Man, this change back to standard time is screwing me up! I was having a hard enough time with the normal progression of things, getting used to going to work in the dark at 7am after so many months of early morning light. Of course now with the change back we've got a few weeks of earlier morning light (sunrise at 7am), but it's getting dark at 4:30! ACK!
I humbly admit to having a few issues with this time of year. First, is that I have to make sure I take a walk with Trooper immediately when I get home or it will be dark before I get around to it. Of course pretty soon the snow and cold will be the bigger issue. For now, I will enjoy complaining about the dark!
Second, is that I feel like a senior citizen. Case in point, T and I were out running a couple errands this afternoon and were driving home as it was getting dark. Dark = dinner time...right? So we decided to run over to our favorite local go-to, The Roasted Pear, for a bite on our way home...only to find when we got there that it WASN'T EVEN 5:00! We had to order a beer pretending we were there for happy hour to save face...otherwise it would seem we were there for the early bird special.
All that aside, as much of a transition as it is, I wouldn't give up living in a northern climate for anything. I adore the definitiveness of the seasons, the reminder of impermanence, the joy of renewal and learning to embrace change. The natural world is my teacher in all ways, and I am grateful to be this intimate with her cycles -- which are our cycles -- and to capture what wisdom there is glean from our interactions, which are different at every time of year.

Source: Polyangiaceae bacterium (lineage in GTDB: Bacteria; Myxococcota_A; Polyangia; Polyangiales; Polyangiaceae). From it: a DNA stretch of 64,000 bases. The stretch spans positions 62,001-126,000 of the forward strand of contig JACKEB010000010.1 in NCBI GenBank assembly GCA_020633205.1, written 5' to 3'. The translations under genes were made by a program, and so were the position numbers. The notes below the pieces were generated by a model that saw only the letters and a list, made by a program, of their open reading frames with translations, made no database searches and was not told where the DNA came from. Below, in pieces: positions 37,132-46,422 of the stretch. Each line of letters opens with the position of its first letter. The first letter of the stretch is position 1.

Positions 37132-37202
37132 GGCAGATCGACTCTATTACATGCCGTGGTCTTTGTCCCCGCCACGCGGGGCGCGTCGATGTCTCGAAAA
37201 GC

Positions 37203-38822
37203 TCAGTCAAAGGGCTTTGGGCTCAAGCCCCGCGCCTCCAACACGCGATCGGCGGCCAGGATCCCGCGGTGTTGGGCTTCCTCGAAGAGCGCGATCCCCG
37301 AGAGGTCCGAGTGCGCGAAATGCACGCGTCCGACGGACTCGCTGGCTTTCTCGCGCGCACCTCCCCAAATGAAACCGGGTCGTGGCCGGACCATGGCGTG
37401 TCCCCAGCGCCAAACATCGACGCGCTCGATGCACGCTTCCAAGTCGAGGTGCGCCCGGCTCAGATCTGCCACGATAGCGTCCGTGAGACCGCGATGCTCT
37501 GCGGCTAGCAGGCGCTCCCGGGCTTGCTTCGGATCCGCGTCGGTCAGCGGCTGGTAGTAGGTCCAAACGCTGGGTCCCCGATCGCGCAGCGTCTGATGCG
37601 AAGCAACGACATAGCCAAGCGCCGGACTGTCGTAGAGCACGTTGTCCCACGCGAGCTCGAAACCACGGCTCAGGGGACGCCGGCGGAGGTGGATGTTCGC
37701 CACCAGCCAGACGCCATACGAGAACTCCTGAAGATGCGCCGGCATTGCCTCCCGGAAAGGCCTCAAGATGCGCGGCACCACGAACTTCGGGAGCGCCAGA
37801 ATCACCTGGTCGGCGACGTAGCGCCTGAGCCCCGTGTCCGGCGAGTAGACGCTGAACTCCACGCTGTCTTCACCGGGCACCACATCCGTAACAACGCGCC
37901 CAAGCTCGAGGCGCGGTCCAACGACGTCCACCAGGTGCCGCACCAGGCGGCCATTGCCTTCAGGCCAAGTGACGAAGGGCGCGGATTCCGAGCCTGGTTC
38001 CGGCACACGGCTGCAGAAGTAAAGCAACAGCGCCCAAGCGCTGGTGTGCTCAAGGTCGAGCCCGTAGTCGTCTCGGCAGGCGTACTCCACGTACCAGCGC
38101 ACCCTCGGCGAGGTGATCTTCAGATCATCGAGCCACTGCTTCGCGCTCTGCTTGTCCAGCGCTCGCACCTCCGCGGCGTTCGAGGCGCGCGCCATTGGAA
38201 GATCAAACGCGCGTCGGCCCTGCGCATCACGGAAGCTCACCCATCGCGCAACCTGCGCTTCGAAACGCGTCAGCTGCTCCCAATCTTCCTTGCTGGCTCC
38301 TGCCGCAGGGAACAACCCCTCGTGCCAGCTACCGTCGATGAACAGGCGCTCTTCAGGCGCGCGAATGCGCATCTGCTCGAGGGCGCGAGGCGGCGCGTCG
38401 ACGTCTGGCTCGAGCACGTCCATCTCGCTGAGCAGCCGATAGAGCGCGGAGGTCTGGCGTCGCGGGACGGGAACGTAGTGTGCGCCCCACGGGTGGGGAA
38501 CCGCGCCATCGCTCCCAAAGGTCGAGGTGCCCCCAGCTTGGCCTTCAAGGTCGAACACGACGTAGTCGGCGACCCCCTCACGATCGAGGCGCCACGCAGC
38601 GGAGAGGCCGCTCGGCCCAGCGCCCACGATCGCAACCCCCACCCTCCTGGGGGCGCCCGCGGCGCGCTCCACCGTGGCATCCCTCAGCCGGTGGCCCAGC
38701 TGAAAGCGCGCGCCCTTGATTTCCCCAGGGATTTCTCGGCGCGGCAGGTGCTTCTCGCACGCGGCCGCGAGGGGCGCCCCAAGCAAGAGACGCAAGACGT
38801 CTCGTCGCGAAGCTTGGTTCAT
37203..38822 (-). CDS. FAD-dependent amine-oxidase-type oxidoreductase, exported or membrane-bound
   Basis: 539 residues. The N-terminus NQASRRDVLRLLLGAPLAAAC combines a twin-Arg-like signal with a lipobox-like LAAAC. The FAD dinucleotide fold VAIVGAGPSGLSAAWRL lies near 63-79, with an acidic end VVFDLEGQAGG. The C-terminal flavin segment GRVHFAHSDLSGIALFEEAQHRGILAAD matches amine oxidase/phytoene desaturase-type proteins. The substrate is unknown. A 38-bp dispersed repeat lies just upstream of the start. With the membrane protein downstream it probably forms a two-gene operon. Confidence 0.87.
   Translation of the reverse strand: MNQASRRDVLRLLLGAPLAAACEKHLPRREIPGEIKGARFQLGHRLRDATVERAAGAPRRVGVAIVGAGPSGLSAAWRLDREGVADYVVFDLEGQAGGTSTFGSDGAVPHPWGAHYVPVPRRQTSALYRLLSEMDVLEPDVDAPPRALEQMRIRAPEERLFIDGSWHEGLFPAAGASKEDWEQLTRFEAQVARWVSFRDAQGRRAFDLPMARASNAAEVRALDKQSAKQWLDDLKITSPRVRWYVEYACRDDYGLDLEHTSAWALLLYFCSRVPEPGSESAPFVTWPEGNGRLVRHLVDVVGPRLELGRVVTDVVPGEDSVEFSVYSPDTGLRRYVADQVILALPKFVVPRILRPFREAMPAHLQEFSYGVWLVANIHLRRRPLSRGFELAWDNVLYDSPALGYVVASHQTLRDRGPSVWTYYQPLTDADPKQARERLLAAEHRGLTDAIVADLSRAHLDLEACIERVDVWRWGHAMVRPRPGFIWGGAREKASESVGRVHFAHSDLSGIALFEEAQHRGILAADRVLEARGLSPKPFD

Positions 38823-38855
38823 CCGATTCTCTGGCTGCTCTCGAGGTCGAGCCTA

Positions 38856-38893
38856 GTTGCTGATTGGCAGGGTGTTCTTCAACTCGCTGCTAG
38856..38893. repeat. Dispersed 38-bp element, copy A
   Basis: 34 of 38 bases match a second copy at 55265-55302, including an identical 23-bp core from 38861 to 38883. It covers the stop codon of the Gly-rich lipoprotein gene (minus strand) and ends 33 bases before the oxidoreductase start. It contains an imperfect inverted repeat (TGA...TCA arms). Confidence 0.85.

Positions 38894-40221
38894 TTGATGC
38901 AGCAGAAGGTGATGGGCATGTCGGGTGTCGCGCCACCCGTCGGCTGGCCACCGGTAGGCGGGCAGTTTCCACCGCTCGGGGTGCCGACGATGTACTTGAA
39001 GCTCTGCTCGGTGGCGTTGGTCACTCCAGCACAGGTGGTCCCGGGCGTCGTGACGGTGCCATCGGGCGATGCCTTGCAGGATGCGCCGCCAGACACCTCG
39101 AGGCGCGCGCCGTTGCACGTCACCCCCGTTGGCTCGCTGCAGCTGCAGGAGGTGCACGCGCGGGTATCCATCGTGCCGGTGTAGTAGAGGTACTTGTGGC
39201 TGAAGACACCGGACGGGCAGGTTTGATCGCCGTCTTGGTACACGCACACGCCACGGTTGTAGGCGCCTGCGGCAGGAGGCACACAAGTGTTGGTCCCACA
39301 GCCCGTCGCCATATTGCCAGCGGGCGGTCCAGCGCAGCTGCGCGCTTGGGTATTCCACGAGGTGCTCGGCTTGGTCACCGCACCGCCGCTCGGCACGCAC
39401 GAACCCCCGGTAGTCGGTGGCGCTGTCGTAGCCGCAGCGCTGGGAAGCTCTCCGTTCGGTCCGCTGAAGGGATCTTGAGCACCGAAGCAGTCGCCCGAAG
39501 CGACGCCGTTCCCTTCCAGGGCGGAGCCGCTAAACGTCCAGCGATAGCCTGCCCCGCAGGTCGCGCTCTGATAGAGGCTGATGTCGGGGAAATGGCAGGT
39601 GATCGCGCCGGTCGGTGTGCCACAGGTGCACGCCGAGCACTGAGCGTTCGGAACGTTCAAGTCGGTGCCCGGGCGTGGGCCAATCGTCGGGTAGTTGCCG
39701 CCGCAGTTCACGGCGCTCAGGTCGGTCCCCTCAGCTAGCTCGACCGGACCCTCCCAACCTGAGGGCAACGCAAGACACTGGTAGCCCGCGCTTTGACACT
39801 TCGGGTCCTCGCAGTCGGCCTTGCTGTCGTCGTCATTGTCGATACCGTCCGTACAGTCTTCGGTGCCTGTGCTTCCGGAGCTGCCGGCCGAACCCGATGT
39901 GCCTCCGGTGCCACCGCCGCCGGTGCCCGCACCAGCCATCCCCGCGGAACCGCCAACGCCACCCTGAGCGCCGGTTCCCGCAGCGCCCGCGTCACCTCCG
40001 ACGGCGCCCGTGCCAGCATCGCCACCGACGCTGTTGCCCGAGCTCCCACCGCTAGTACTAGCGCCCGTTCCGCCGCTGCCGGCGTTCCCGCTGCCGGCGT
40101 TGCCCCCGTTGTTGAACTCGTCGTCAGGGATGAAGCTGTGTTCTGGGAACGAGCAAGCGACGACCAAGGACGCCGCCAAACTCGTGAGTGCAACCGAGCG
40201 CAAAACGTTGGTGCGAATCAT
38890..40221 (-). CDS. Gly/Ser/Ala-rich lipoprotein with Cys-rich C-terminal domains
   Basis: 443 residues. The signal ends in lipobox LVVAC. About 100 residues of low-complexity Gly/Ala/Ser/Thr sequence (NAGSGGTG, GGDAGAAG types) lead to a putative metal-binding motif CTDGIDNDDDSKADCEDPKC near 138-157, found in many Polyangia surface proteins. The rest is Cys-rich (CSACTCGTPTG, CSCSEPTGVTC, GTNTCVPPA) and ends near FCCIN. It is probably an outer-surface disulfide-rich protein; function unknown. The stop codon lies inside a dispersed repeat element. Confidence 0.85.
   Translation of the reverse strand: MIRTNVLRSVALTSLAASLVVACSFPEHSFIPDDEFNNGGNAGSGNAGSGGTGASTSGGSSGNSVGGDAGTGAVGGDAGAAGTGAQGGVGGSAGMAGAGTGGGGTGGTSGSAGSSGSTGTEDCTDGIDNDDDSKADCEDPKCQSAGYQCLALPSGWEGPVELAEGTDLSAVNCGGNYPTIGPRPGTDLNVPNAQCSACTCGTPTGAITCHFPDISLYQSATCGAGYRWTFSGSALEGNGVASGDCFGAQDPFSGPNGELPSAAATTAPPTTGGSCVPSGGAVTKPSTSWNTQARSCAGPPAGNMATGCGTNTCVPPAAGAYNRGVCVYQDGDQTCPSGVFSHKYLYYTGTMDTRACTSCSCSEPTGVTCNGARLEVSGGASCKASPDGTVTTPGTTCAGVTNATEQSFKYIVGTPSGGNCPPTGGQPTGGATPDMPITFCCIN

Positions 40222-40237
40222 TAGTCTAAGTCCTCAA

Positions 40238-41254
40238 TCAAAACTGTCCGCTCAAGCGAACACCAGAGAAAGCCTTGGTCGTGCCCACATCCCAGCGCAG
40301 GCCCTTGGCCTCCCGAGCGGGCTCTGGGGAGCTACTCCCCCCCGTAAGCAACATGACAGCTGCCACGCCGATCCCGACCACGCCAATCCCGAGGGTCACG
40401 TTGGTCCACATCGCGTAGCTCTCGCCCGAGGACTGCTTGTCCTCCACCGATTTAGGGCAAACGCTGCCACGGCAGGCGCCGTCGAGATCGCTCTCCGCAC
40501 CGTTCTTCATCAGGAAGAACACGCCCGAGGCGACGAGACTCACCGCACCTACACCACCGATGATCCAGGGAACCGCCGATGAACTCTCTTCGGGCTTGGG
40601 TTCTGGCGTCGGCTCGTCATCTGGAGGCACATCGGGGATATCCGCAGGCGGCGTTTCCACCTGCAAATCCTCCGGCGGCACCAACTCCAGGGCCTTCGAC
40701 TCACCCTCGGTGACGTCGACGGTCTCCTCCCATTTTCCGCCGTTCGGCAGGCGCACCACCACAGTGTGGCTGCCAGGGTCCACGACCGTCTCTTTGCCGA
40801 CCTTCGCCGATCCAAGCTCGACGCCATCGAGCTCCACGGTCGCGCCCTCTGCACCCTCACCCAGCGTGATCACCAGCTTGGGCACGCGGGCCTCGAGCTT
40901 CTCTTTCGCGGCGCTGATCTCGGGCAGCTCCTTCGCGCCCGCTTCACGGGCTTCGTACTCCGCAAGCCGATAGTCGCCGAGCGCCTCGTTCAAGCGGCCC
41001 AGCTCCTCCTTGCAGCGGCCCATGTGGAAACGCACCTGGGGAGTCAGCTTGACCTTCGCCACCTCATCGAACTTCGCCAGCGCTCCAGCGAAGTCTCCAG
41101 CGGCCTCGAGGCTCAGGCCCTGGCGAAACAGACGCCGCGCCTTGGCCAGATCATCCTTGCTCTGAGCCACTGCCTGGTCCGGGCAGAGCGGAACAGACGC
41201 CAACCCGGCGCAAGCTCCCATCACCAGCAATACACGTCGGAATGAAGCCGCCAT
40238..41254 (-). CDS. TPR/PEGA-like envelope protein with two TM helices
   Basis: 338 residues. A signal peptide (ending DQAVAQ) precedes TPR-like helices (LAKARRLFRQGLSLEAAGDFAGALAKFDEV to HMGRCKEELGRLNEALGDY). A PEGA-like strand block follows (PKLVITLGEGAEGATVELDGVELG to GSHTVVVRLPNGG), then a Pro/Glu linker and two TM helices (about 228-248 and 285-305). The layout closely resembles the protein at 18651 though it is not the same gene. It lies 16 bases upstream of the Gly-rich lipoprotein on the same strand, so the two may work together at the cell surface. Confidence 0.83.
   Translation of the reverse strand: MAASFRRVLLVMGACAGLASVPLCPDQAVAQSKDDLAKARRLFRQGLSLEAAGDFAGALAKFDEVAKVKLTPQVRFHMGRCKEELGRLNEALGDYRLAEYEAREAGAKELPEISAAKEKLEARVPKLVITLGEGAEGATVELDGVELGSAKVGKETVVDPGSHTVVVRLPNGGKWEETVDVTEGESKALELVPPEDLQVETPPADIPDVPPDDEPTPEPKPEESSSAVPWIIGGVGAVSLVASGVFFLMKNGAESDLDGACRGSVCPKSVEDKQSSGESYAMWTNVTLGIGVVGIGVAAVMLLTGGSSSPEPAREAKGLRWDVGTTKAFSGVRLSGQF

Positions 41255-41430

Being present dictates shifting our lives in response to what is available in each moment. It will take the next three months to get back to where we are light-wise in this moment. Three months! We are moving into the darkest time of the year, which for some is worrisome -- seasonal affective disorder at the top of the list -- and for others, can usher in a beautiful time of quiet contemplation, slowing down one's outside activity...or in my case, catching up on all those great books I've been putting off! To be read in front of the fire, of course!
It can be a glorious time. If we honor our bodies, minds and spirits and what they need as circumstances around us change. Some of those changes can feel mighty drastic...like the change back to standard time for instance??!?
Here are my rules of thumb for this time of year...
When we're tired, sleep. There's everything to be said for a good nap now and then. Me? I prefer a sunbeam on a Sunday afternoon...or any afternoon I feel the need and can pull it off.
Take our supplements, especially vitamin D. I supplement with at least 4,000IU daily, especially this time of year, after learning two years ago during my annual physical in January that I was woefully deficient. Deficient not because of any underlying health problem -- simply from living in Minnesota in the middle of winter. Not only does vitamin D deficiency contribute to fatigue, but it also interferes with the absorption of calcium (which is why milk is fortified with it) and for women especially, can lead to osteopenia and eventually osteoporosis. The truth is, most of us in the northern states simply can't get enough vitamin D from the sun this time of year. I'm no doctor, but in my experience, I would never spend another winter without my vitamin D ever again. Ever.